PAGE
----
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Amgen CEO Kevin Sharer confirms company’s commitment to Puerto Rico

Fifth biotechnology product to be manufactured locally could be osteoporosis treatment AMG 162


March 3, 2005
Copyright © 2005 CARIBBEAN BUSINESS. All Rights Reserved.

Amgen CEO Kevin Sharer’s recent visit to Puerto Rico served to confirm the company’s commitment to establishing a world-class center of excellence in biotechnology on the island.

"Our confidence in Puerto Rico is evident in our [$1.2 billion] plant investment, the number of staff we have, and the fact that every product we make goes through Puerto Rico before it reaches a patient," said Sharer. "The government has been responsive and we haven’t had any problems with permits or infrastructure, so we’re happy. What we are trying to work out now is expanding our relationship with educational organizations so they can develop more staff."

Sharer shared perspectives in innovation in the biotechnology industry during a special event organized by the Puerto Rico Manufacturers Association. According to Sharer, people, companies, industry, and national environment are the critical drivers of innovation.

"Innovation in biotechnology is delivering," said Sharer. "Although only 11%, or $18.6 billion, of Research & Development (R&D) spending in 2003 came from biotechnology, approximately 39% of all drugs approved by the U.S. Food & Drug Administration (FDA) came from the biotechnology sector. [This proves] R&D can’t be an afterthought and that a sustained view of R&D is required in our field. At Amgen, we have enormously talented people, with at least 1,500 PhDs and MDs. As CEO, I decided early on that the most important decision was who would be in charge of R&D and found the very best leadership team."

Sharer admitted the company doesn’t have plans to transfer bench science R&D, or what is known as discovery research, to Puerto Rico. "We do employ scientists and PhDs at our site in Juncos, so we have a very technically-based company and hire the highest level of education employees there. Still, R&D is not limited to bench science. It consists of four points.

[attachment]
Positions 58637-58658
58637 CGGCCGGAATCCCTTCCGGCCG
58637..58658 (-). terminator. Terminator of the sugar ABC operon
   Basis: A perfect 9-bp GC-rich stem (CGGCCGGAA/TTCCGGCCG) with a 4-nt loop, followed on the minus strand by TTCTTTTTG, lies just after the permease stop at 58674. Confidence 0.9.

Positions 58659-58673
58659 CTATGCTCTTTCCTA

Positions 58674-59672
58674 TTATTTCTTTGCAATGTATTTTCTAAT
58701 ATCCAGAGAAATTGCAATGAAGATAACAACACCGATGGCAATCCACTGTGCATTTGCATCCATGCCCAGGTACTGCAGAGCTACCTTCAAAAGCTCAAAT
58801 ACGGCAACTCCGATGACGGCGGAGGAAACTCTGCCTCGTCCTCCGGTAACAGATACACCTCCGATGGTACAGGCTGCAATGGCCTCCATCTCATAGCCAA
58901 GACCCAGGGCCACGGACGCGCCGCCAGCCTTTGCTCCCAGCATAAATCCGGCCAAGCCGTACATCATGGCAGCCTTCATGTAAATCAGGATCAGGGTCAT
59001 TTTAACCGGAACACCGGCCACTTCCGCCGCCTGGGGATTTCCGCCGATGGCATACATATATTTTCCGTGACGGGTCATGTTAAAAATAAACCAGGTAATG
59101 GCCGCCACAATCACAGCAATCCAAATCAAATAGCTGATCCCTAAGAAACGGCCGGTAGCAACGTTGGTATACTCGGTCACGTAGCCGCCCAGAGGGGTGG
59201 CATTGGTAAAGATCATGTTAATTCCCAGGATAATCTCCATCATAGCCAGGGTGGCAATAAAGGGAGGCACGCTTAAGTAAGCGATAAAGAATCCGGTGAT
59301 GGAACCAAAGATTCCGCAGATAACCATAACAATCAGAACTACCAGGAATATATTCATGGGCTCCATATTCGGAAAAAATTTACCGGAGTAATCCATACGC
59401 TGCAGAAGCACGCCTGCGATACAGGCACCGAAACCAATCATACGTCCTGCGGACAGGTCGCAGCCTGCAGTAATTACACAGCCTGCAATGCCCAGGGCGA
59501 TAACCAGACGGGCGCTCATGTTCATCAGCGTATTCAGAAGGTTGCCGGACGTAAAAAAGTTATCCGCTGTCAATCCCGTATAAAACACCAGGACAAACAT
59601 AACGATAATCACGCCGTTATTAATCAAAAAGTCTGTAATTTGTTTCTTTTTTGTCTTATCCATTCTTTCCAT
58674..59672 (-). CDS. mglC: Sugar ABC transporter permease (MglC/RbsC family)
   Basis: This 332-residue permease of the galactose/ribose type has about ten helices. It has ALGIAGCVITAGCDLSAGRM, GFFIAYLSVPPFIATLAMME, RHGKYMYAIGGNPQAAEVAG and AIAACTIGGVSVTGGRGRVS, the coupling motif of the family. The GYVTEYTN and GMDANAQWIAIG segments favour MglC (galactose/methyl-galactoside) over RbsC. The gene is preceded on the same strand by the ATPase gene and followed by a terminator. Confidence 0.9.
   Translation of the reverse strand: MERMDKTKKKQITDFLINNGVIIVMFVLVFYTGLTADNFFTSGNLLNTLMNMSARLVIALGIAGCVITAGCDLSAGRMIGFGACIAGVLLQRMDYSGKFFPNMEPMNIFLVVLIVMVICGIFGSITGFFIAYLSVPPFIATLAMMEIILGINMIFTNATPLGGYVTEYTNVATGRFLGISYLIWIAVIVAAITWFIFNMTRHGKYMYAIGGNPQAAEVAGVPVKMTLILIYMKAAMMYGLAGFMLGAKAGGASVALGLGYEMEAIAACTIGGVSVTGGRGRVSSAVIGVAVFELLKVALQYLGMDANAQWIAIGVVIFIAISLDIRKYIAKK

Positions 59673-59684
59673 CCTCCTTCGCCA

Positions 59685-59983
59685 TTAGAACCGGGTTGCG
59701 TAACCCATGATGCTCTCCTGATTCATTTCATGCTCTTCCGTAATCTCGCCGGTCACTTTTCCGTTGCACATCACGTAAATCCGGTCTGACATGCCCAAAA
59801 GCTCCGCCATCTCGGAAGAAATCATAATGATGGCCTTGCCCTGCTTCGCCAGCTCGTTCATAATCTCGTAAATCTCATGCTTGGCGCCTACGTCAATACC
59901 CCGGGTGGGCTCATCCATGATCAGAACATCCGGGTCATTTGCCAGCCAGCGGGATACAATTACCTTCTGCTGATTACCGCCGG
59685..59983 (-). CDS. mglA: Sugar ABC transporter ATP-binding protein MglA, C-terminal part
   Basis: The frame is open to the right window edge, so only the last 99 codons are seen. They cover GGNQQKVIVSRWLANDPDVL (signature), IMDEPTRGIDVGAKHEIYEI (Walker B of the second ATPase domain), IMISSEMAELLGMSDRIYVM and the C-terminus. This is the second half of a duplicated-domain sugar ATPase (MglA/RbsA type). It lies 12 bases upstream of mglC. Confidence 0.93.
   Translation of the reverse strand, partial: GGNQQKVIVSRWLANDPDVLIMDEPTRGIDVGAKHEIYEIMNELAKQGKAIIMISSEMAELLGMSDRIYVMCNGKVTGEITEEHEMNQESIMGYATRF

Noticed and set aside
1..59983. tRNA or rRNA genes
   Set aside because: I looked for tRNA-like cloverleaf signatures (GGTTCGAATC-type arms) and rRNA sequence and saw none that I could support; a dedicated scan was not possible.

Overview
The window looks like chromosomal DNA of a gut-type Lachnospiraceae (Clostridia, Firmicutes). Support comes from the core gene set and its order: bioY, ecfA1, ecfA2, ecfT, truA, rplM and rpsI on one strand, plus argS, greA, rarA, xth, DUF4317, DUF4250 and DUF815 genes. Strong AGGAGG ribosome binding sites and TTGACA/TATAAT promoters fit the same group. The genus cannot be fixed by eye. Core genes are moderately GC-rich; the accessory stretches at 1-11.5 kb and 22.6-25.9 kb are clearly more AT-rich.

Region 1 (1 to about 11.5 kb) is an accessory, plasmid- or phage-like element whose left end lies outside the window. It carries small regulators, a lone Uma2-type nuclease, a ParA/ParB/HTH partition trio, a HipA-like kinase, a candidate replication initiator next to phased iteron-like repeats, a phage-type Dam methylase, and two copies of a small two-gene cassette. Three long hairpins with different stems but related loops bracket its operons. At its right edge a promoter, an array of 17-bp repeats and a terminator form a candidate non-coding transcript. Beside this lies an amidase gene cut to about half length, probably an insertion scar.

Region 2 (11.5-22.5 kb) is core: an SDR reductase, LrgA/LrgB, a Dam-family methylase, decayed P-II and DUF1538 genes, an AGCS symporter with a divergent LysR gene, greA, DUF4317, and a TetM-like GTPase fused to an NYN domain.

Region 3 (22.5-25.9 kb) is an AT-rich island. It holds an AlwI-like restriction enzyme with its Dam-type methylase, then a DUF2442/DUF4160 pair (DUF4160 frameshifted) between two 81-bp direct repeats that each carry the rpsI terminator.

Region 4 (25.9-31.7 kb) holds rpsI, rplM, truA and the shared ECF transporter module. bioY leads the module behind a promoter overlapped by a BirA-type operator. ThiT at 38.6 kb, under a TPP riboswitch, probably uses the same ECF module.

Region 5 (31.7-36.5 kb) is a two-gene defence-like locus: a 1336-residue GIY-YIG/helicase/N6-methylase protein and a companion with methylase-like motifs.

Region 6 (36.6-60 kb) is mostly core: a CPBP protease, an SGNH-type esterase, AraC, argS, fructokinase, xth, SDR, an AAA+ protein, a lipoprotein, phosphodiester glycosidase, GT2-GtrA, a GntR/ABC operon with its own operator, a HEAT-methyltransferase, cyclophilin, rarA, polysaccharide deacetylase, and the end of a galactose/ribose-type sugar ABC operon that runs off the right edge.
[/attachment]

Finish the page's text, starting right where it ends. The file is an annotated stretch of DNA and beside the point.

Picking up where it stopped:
"One is basic scientific research, such as biology. Another is the products’ biology. The next point includes plants that are R&D intensive. The biotech product is not just the molecule itself but also the process used to make the molecule. Finally, our quality organization is also an R&D operation. In Puerto Rico, this kind of R&D is in the factory’s quality area, in the clinical trials. We don’t have plans for a dramatically different R&D footprint but we touch on a lot of R&D here already," said Sharer.

If all goes well, in a couple of years Sharer said a new osteoporosis treatment still in registration trials with the FDA and called AMG 162 will be manufactured in Puerto Rico. According to Sharer, the story of how it came to be is relevant to the kind of innovative investigation that Amgen R&D scientists conduct every day.

"Our scientists were able to discover the biology of how bones, which are living tissues, are constantly being crushed and rebuilt," said Sharer. "We figured out that in a disease such as osteoporosis, which makes bones get quite thin, there were overactive molecules. We also found out what biological agents were involved in the process and how to intervene in that biological pathway. This antibody product candidate is AMG 162."

While this is an innovative approach, the process is far from over, according to Sharer. Amgen is now conducting the largest trial in the history of the company with more than 10,000 patients in 25 countries. The real challenge will be to collect all the data and come up with safe guidelines to create a new product.

"We still have to design the process and scale up the product, one part of being innovative," said Sharer. "We’ve got to be innovative in showing the people, the insurance companies, and the FDA that AMG 162 is safe, that it works, and that it gives a quality of life that wasn’t there previously. Innovation never, ever stops. This particular product could benefit millions and millions of people."

Amgen is continuing its expansion in Juncos, increasing its operation from 300,000 square feet to 1.1 billion square feet. By 2008, the company should have finished construction and validation of two bulk production plants, adding approximately 500 new jobs to its 1,000-employee formulation and fill-and-finish operation. From Juncos, Aranesp, Epogen, Neupogen, and Neulasta are exported worldwide. Amgen reported global sales in 2004 of more than $8 billion, a 23% increase over sales of $6.5 billion in 2003. Last year’s earnings for Amgen decreased 77% to $700 million compared to $3.1 billion in 2003, over sales of $10.6 billion, a 26% increase compared with $8.4 billion in 2003.

This Caribbean Business article appears courtesy of Casiano Communications.
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